Whiplash before

whiplash shear force causing damage

In the images above: The dark lines depict the change of the curvature in the neck from a neutral C curvature to an aberrant S curvature in the first 200 milliseconds after impact.

Even though the shearing movement only takes milliseconds, it can cause so much abnormal movement to the middle bones of the neck (C3–C5) that it can injure the phrenic nucleus.[1] The phrenic nucleus is the “house” of the nerves that supply the diaphragm so we can breathe without having to think about it. Damage to the phrenic nucleus can result in everything from hiccups to affecting one’s ability to breathe. Poetically put, “Nerves C3, 4, and 5 keep the diaphragm alive.”

whiplash injury   

Just 200 milliseconds after impact, the head and the upper neck whip back into extension while the torso is restrained by the seat belt. The figure above shows the hyperextension to an already injured neck leading to disc herniations and possible fractures.  This is where hyperextension injuries occur. When the neck jerks back into hyperextension, the deeper posterior structures are crushed as the bones slam together. Without the support of their ligaments, the vertebrae can slip out of their normal position and squish the tissue between them. If the head jerks back far enough, muscles and ligaments in the front of the neck can sprain, tear, and bleed. This can result in one or more blood clots in the soft tissue (which can also elicit pain).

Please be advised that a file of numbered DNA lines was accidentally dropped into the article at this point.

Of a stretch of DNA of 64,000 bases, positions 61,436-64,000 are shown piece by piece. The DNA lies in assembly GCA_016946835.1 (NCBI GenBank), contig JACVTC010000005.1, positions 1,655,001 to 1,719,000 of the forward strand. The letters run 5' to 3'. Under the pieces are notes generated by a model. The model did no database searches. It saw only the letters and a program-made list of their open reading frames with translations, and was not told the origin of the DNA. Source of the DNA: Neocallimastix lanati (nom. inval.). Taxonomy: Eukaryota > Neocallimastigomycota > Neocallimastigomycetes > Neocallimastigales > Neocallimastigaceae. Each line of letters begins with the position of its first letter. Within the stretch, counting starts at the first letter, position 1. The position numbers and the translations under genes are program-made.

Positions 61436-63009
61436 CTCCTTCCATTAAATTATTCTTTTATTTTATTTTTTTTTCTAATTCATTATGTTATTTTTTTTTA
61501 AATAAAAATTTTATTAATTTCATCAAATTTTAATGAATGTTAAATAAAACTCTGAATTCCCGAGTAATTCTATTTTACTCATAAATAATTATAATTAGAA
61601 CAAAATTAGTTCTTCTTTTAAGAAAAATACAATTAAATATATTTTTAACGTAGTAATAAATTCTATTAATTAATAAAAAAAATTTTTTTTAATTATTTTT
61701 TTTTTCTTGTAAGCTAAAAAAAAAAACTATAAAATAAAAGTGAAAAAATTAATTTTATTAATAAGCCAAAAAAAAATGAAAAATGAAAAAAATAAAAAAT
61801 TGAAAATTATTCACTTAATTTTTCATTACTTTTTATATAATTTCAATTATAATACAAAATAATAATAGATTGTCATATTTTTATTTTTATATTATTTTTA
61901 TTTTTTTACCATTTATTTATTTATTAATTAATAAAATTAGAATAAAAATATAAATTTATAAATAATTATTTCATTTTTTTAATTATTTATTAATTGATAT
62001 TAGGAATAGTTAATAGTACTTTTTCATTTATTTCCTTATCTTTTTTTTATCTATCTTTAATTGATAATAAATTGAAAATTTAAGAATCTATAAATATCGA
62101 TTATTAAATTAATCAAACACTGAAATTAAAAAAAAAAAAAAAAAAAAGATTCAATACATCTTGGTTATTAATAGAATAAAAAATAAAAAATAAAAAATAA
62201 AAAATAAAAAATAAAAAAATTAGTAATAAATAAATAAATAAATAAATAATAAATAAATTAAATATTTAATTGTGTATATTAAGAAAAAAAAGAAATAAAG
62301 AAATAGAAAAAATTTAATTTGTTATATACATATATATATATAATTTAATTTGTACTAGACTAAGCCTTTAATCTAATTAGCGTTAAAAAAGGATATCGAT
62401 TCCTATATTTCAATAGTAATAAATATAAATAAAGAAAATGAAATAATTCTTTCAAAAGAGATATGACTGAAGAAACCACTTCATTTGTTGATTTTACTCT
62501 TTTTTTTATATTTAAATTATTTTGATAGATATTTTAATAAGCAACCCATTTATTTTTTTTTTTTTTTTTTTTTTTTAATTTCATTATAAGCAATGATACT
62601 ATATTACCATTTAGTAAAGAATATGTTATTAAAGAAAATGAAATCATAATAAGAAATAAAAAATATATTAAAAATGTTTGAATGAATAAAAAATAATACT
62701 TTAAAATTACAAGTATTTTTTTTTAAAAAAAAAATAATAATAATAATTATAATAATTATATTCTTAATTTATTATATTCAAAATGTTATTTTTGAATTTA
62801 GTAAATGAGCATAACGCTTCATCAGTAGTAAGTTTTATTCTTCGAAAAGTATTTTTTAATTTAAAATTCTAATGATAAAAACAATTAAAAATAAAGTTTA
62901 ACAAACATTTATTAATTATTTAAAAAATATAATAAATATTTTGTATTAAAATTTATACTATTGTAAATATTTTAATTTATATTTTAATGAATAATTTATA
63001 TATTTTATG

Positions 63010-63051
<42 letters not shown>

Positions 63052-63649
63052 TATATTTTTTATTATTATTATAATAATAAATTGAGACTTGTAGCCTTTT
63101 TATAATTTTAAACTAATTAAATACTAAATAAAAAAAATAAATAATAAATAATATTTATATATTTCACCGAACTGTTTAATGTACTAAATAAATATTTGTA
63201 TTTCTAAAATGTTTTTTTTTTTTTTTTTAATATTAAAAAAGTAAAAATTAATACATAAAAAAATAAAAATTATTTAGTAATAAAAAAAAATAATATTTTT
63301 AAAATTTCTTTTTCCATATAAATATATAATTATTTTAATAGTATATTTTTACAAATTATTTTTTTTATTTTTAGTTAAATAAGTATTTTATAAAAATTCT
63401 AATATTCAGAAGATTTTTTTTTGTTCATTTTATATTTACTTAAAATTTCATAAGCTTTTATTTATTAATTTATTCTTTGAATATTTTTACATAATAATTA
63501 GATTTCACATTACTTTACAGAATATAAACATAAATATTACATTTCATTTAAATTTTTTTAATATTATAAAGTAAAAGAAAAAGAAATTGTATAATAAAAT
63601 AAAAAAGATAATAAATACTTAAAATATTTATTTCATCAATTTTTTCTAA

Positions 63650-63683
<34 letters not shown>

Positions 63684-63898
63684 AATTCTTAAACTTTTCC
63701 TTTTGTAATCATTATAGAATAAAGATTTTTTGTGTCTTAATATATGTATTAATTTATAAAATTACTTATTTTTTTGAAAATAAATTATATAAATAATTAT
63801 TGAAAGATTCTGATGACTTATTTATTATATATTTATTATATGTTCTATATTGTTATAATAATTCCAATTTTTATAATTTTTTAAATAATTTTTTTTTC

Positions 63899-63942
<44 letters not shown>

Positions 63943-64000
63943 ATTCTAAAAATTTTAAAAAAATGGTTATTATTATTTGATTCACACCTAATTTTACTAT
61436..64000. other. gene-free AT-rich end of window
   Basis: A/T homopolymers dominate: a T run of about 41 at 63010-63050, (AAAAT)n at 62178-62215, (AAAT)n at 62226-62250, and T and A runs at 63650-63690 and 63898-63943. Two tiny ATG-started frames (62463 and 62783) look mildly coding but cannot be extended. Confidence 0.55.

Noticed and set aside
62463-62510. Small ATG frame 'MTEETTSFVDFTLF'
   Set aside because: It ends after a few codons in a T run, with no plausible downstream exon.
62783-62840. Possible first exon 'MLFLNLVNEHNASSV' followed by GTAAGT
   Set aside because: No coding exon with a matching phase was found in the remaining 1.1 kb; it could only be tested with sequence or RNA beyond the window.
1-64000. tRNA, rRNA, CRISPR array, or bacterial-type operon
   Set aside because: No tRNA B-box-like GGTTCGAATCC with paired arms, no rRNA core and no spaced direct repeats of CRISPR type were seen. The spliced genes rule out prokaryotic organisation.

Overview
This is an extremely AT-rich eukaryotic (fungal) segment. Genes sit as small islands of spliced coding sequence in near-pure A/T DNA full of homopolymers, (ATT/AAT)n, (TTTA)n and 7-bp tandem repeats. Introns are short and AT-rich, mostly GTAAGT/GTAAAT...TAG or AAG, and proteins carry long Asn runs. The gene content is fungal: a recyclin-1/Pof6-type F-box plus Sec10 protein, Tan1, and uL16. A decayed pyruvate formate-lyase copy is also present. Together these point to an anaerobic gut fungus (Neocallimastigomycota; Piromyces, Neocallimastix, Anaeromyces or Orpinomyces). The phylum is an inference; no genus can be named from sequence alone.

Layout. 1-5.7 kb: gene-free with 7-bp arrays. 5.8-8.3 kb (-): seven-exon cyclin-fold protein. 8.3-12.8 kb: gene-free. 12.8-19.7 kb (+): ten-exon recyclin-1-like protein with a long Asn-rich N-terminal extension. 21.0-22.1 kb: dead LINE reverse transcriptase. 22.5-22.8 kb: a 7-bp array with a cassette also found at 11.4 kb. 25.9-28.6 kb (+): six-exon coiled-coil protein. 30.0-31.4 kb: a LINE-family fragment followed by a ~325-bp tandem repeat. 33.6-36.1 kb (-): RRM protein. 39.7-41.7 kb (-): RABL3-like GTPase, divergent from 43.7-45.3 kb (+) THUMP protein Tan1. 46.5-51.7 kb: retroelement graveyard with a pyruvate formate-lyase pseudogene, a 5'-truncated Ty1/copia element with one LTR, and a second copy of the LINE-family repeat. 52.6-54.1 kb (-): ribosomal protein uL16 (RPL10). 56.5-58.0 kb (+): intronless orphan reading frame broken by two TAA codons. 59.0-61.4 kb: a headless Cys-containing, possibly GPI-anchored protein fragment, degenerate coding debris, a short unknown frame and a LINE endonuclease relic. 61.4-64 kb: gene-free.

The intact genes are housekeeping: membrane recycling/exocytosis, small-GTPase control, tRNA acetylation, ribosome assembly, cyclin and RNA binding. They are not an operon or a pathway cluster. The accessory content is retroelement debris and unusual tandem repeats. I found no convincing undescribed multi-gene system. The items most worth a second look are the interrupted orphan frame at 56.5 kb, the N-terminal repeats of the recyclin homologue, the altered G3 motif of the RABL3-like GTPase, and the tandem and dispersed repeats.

The deeper structures of the front of the neck can get hyper-stretched as well. The anterior longitudinal ligament (the ligament that supports the front of the vertebrae) can tear, leading to instability of the neck bones; the anterior annular part of the discs can tear; and the endplates of the vertebral bodies can fracture.[2]

Then you have the rebound effect.

After all the shearing and hyperextension injuries, the body is thrown forward into hyperflexion (Figure 4-6), where the injured discs are now squished and twisted. This creates a perfect condition for the jelly material inside of the discs to rupture out.

Mechanism of whiplash from a front-impact collision

With a front impact (like mine), the forward momentum of the upper body causes a shearing action to the discs of the middle (the kyphotic thoracic) spine.

 At impact, the mid-back to low-back bones are jerked back before the upper back bones even move.

 So, with a front impact, the top vertebrae slide forward on the vertebrae below it (Figure 4-7). Facet joints help limit this type of movement, but if the force is strong enough, it can crack the cartilage and/or fracture the bones of these joints.